Shareholder suit addresses income allocation in year of sale
A district court in Manfre v. May (N.D. Ill., March 12, 2019) refused to dismiss a former S corporation shareholder’s lawsuit against the S corporation and his fellow shareholders. The lawsuit relates to the shareholder’s claim that other parties breached their stock sale agreement by refusing to make a special election that would affect the allocation of the S corporation’s income in the year the plaintiff sold his S corporation shares.
The plaintiff in this case had previously filed an unrelated lawsuit against the S corporation’s other shareholders. In an effort to resolve the conflict, the parties entered into a sales agreement where the plaintiff agreed to sell his shares to the other shareholders. The agreement included a “Further Assurances” paragraph that indicated:
Each of the Parties shall execute and deliver all such other instruments and take all such other actions as each other may reasonably request from time to time to effectuate the purposes of this Agreement.
The sale occurred mid-year, and when filing its income tax return the S corporation allocated its annual income among the shareholders based on their weighted ownership for the entire year.
Each year, an S corporation must allocate its taxable income to its shareholders, who in turn report and pay tax on that income. In situations where ownership changes midyear, the normal rule is that the S corporation allocates its income for the entire year based on its shareholders’ weighted ownership for the year – just as the parties did in this case.
Understandably, selling shareholders often prefer to avoid tax obligations associated with the S corporation’s activities post-sale. To address this concern, the internal revenue code has special provisions that enable an S corporation to, “close its books,” as of the date of certain transactions, and allocate income based on actual ownership during the relevant period. Those elections, however, typically require the consent of all affected shareholders.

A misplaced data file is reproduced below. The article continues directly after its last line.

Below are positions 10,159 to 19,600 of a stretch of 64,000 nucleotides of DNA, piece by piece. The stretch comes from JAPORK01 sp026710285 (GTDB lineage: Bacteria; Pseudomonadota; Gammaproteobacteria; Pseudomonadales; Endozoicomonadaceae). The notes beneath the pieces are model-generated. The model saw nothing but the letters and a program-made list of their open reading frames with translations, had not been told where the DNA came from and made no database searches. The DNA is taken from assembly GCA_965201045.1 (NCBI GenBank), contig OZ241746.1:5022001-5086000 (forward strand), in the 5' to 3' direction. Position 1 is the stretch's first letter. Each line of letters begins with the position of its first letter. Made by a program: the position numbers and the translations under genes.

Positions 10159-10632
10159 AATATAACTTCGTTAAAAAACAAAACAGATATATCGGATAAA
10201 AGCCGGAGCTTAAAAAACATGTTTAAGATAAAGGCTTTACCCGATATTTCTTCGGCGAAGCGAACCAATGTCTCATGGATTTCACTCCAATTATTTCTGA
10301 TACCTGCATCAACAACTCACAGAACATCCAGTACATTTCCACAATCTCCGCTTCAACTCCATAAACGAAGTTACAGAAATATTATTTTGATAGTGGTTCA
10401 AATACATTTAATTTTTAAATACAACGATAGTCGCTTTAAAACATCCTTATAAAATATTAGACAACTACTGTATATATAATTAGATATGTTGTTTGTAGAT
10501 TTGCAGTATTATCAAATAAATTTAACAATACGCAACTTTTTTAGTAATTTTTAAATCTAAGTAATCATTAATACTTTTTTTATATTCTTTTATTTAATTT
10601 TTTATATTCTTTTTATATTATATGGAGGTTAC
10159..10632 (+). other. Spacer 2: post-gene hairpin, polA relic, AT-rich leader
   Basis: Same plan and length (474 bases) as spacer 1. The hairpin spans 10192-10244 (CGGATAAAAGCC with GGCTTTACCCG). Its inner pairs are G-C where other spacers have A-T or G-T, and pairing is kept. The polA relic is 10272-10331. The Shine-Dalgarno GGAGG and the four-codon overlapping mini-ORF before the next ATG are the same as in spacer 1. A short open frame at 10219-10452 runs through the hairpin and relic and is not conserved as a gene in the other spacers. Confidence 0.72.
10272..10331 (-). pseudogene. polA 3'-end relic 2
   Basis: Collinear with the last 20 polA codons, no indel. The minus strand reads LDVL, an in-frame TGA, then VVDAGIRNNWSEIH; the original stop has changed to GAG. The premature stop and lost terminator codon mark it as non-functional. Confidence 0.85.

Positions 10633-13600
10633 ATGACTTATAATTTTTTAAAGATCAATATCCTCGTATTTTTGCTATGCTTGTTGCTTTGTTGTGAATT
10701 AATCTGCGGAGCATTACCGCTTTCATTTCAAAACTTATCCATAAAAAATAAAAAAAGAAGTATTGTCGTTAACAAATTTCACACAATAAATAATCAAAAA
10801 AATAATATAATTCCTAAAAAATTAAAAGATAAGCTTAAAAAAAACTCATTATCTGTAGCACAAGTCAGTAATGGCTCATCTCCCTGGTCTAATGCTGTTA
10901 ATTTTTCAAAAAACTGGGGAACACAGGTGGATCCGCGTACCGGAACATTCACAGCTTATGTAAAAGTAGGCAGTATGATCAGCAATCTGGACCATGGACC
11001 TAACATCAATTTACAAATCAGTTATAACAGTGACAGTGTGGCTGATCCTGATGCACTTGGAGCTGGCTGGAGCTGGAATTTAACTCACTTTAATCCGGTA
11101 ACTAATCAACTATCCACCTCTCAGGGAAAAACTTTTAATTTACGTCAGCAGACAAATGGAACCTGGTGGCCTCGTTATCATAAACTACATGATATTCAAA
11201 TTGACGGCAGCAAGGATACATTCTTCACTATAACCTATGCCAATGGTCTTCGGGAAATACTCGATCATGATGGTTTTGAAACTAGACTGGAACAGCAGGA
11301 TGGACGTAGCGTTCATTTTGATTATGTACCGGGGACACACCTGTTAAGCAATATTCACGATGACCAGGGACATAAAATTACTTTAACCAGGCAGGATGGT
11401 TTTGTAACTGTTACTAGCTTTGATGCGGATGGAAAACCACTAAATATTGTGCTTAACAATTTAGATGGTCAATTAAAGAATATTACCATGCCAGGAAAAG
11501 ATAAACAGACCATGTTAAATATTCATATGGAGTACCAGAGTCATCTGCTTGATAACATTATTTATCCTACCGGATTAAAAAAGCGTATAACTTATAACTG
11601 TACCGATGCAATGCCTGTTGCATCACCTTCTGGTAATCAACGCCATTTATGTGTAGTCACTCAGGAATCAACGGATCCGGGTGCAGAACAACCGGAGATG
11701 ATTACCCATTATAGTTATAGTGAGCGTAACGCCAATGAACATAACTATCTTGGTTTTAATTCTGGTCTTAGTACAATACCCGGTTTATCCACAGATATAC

The plaintiff in this case requested, post-sale, that the S corporation and the other shareholders make such an election. The other parties refused. The plaintiff brought this suit claiming that the “Further Assurances” paragraph noted above effectively required that they consent to the election.
The decision and its implications
The District Court refused the defendants’ motion that the case be dismissed. In doing so, the court indicated that their task was to assess the sufficiency of the complaint, not the merits of the case. The court ultimately concluded that although the “Further Assurances” paragraph did not require that the parties make an election, the provision, “could plausibly be construed to require the Defendants to accommodate the request because it would appear reasonable for a business owner terminating his interest in a company to stop paying taxes on income earned by the company after the termination date.” As such, the court refused the defendants’ motion to dismiss.
This case highlights the importance of addressing income allocation issues during the transaction process, rather than post sale. Selling shareholders want to be sure they aren’t surprised by unexpected income allocations, while S corporations and their continuing shareholders should want to avoid the potential controversy that may arise at a later date.